16. Downton Abbey. Nice film by nice people for nice people is nice. The original series had no problem murdering its beloved characters in the early seasons, but that’s all behind us now that the Granthams are no longer frequent guests in our homes. Now we miss them so much that we’re happy to see them again under any circumstances, including but not limited to the most benign political assassination attempt ever. And you can’t go wrong with a story in which the antagonists are snobbier and richer than Our Heroes, who of course give them a comeuppance so crowd-pleasingly silly, you’d think they were the ancestors of the Fawlty Towers staff.
15. Once Upon a Time in Hollywood. Right around here is the pivot point in every listicle when we’re now pitting essentially good movies against each other for subjective rankings. Quentin Tarantino’s expertly crafted tributes to bygone Hollywood eras, nostalgic and inventive at once, are among my favorite parts of his best films. The over-the-hill adventures of Rick Dalton and his happy-go-lucky stuntman Cliff Booth are the kind of movie-about-movies that guarantee a Best Picture Oscar nomination every time, and for once I wouldn’t grouse about that. My niggling differences seem at least partly generational — Tarantino’s predilection for letting the camera linger luxuriously on those rolling Hollywood hills, on Sharon Tate’s recreated beauty, or on various pairs of feet tested my patience more than a few times. And since I wasn’t around in the late ’60s to be horrified at the Manson murders as they and their cultural shockwaves happened live, the brutal ending that felt like cathartic revenge for many is wrought not upon the corrupted evildoers of our reality, but upon their alternate-Earth counterparts. Once their history diverges from ours, their list of crimes shrinks but they’re nonetheless subjected to torture-porn reprisal even though they’re not guilty of much beyond breaking-and-entering and probably illegal drug possession. It’s kind of like a Minority Report pre-crime sentencing. But I can understand why fiftysomethings and up might be cool with it.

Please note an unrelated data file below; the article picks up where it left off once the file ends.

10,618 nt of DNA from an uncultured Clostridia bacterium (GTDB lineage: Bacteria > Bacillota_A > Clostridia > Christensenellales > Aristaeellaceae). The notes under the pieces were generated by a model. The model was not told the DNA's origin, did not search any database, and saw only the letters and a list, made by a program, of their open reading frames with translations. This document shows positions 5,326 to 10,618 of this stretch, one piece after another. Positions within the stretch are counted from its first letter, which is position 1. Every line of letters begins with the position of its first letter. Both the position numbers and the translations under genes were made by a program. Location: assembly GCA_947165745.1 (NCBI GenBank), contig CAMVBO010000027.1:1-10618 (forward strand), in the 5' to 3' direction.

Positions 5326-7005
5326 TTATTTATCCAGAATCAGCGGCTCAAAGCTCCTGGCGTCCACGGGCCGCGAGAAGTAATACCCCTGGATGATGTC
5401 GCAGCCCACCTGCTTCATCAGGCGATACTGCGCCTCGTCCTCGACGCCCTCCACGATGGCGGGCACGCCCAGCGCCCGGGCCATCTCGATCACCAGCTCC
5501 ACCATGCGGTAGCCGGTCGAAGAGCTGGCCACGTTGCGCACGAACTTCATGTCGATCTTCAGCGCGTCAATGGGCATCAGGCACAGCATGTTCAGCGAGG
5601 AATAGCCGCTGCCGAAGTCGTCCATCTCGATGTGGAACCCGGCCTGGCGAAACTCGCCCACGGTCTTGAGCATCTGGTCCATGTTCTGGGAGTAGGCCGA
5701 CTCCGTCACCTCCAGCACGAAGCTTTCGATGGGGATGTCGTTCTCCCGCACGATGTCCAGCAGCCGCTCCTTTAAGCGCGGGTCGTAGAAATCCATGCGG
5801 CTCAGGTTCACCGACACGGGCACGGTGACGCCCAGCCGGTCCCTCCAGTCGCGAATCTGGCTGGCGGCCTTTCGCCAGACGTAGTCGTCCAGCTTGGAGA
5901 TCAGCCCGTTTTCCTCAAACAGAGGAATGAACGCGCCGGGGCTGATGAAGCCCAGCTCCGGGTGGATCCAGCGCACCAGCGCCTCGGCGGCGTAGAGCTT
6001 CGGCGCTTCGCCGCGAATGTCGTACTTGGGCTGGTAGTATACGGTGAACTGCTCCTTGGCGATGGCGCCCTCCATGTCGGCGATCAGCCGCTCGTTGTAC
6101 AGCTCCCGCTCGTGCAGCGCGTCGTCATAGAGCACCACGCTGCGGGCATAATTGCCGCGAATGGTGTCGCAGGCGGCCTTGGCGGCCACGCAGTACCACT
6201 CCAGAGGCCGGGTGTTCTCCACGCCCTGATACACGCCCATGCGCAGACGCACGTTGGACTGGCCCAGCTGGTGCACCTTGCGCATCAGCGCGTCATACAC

14. Us. If Jordan Peele had simply wrapped production after the first ninety minutes and then scheduled a reshoot to capture those crucial three minutes at the end, that shorter, terrifying yet utterly hilarious thriller would’ve made my Top 10, unquestionably. Alas, he succumbed to the temptation to overexplain things, roll out more backstory in larger portions than we really needed, and raised even more questions when he should’ve been tying up loose ends. The worst part is I guessed the shocking ending ten minutes into the film because it’s been done before. Get Out didn’t let me get ahead of it like that.
13. Shazam! It’s the role Zachary Levi was born to play! The best DC Comics film of 2019 does a better job than current comics of recreating that classic CC Beck/Otto Binder magic, the heroic misadventure and the endearing innocence. Sivana’s partners-in-evil are disproportionately horrific as if there were a minimum mandatory Zack Snyder threshold to be met, and Billy Batson’s newly-adult, frequently actionable shenanigans are spared a lot of deserved consequences, but the film’s found-family core and ultimately encouraging vibe have such a puppy-dog charm that it’s hard to stay mad at it.
12. Doctor Sleep. Thirty-nine years later The Shining gets the sequel no asked for…but it’s rather engrossing anyway. Mike Flanagan negotiates the tug-of-war rivalry between Stephen King’s original novel and Stanley Kubrick’s art-film overhaul with an enviable ease, marrying the indelible imagery with the best parts of King’s own prose sequel — Rebecca Ferguson as the chilling Rose the Hat, the gritty psychic warfare, and mentalist Danny Torrance, all grown up but without outgrowing the damage done at the Overlook Hotel. Doctor Sleep is this year’s superior exploit of super-powers without costumes, never stooping to Glass‘ level of pitiable character assassination. The only reason it isn’t ranked higher is, quite simply, tough competition. Also, that scene with Jacob Tremblay was just…too, too, too much.
11. John Wick: Chapter 3 – Parabellum. Remember back in the 2000s when the internet used to mock Keanu Reeves for his seemingly narrow range, his bad accents, and his sometimes questionable project choices? Thanks to the John Wick series, that era is well behind us all. Director Chad Stahelski delivers another impeccable onslaught of nonstop old-school stuntwork (with light CG flourishes, I’m sure, but still), abetted by Halle Berry having the time of her life, a pair of phenomenal stunt dogs, and, as a charismatic opponent who’s also a huge Wick fan, Mark Dacascos enjoying a career high. I’d love to rate it more highly, but when the supply of individually distinct fighters runs out and they’re replaced with interchangeable, faceless henchmen in off-the-rack body armor, Wick³ falters and loses a little class, like putting used tires on a Ferrari.
…next time: the Top Ten list!